I literally just finished the Dutch course this week, so it is fresh in my mind. One irksome thing to me is that it used the formal you at all times, and introduced the informal you at the very end. Given what I know about the usage of the formal vs. the informal, it would be better to focus on the informal you since it gets used the most.

Now that I am done with the course, I will let it rest in my brain a bit then run through the first five minutes of the later lessons, because those are conversations. And I will repeat a few of the later lessons in full.

Now I have to figure out something new to listen to in the kitchen, lol. I have 10 Norwegian lessons, or I could go back to the Russian ones!
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Lianne
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Re: Pimsleur Discussion Thread

Postby Lianne » Tue Feb 12, 2019 10:52 pm

Do people really find Pimsleur that easy/slow? I just redid French 1, when I'm already at a low intermediate level, and I did find most of it easy. But I am definitely starting to have to focus hard in French 2! (It really challenges my working memory, since I often have trouble remembering the whole sentence I'm meant to be translating...) And in my limited experience using Pimsleur as a beginner, I found it challenging almost from the start.

As for the questionable content, I wasn't bothered so much by the mere fact that you're playing a man asking a woman to dinner. I was more bothered by the parts where she says "No, I don't want to go to dinner with you." and he responds with "Do you want to go to dinner at 6:00? Or at 7:00?" Like the guy really doesn't know how to take no for an answer! There are parts where he literally doesn't back down until the woman's husband is mentioned. :x It's a little too realistic.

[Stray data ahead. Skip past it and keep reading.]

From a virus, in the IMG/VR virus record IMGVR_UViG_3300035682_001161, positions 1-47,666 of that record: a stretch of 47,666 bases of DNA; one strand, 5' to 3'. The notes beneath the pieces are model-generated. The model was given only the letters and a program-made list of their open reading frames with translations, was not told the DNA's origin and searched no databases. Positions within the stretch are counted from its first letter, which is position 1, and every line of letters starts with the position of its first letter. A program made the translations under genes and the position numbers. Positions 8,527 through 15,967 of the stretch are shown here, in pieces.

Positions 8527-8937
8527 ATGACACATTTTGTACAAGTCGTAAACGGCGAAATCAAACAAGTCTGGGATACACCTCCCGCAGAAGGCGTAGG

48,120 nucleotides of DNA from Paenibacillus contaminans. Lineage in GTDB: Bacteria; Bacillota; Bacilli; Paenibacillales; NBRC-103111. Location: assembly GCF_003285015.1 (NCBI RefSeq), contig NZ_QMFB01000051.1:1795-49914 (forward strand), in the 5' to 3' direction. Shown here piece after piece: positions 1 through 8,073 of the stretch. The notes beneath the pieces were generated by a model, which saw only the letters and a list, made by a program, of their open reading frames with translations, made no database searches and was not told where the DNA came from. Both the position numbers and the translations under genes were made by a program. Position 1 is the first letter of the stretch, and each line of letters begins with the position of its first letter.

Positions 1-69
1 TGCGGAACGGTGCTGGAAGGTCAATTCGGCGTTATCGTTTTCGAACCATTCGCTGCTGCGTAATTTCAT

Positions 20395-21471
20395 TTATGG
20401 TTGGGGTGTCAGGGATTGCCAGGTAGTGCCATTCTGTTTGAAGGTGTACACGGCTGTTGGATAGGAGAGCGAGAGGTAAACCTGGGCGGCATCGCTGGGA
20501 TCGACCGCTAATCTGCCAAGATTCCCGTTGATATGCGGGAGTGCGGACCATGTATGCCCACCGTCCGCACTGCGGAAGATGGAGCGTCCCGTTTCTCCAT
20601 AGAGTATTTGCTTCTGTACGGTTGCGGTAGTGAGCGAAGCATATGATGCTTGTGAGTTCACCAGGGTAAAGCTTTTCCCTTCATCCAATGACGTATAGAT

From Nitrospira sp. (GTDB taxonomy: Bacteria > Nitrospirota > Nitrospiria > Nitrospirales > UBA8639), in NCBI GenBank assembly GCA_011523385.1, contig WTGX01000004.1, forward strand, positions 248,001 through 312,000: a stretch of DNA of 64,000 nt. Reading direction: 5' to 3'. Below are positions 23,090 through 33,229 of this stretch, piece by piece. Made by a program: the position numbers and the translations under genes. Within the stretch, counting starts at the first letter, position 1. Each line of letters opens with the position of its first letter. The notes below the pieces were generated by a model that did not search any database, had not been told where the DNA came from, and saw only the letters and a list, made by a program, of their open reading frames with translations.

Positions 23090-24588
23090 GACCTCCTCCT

But that aside, I'm in the group of people who recognises that Pimsleur isn't the be-all-and-end-all of language study, but finds it to be a useful tool.
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Cavesa
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Re: Pimsleur Discussion Thread

Postby Cavesa » Tue Feb 12, 2019 11:31 pm

Lianne wrote:As for the questionable content, I wasn't bothered so much by the mere fact that you're playing a man asking a woman to dinner. I was more bothered by the parts where she says "No, I don't want to go to dinner with you." and he responds with "Do you want to go to dinner at 6:00? Or at 7:00?" Like the guy really doesn't know how to take no for an answer! There are parts where he literally doesn't back down until the woman's husband is mentioned. :x It's a little too realistic.


Yes, that's exactly it. I guess nobody minds that there is a guy trying to asking a woman to dinner, that would be absolutely normal. The thing is, that several lessons are based on him being creepy and not understanding a clear "no", which is a very unpleasant situation in the real life. And the Pimsleur user is asked to play the creep. It felt bad and almost made me wonder how far would that creep's dialogues go. That's not a fortunate way to start a language course.

If the newer courses are better thought out, they might be worth a try.
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Re: Pimsleur Discussion Thread

Postby Speakeasy » Tue Feb 12, 2019 11:51 pm

Elsa Maria wrote:I literally just finished the Dutch course this week, so it is fresh in my mind. One irksome thing to me is that it used the formal you at all times, and introduced the informal you at the very end…
This is a frequently-observed feature of Pimsleur Level I courses.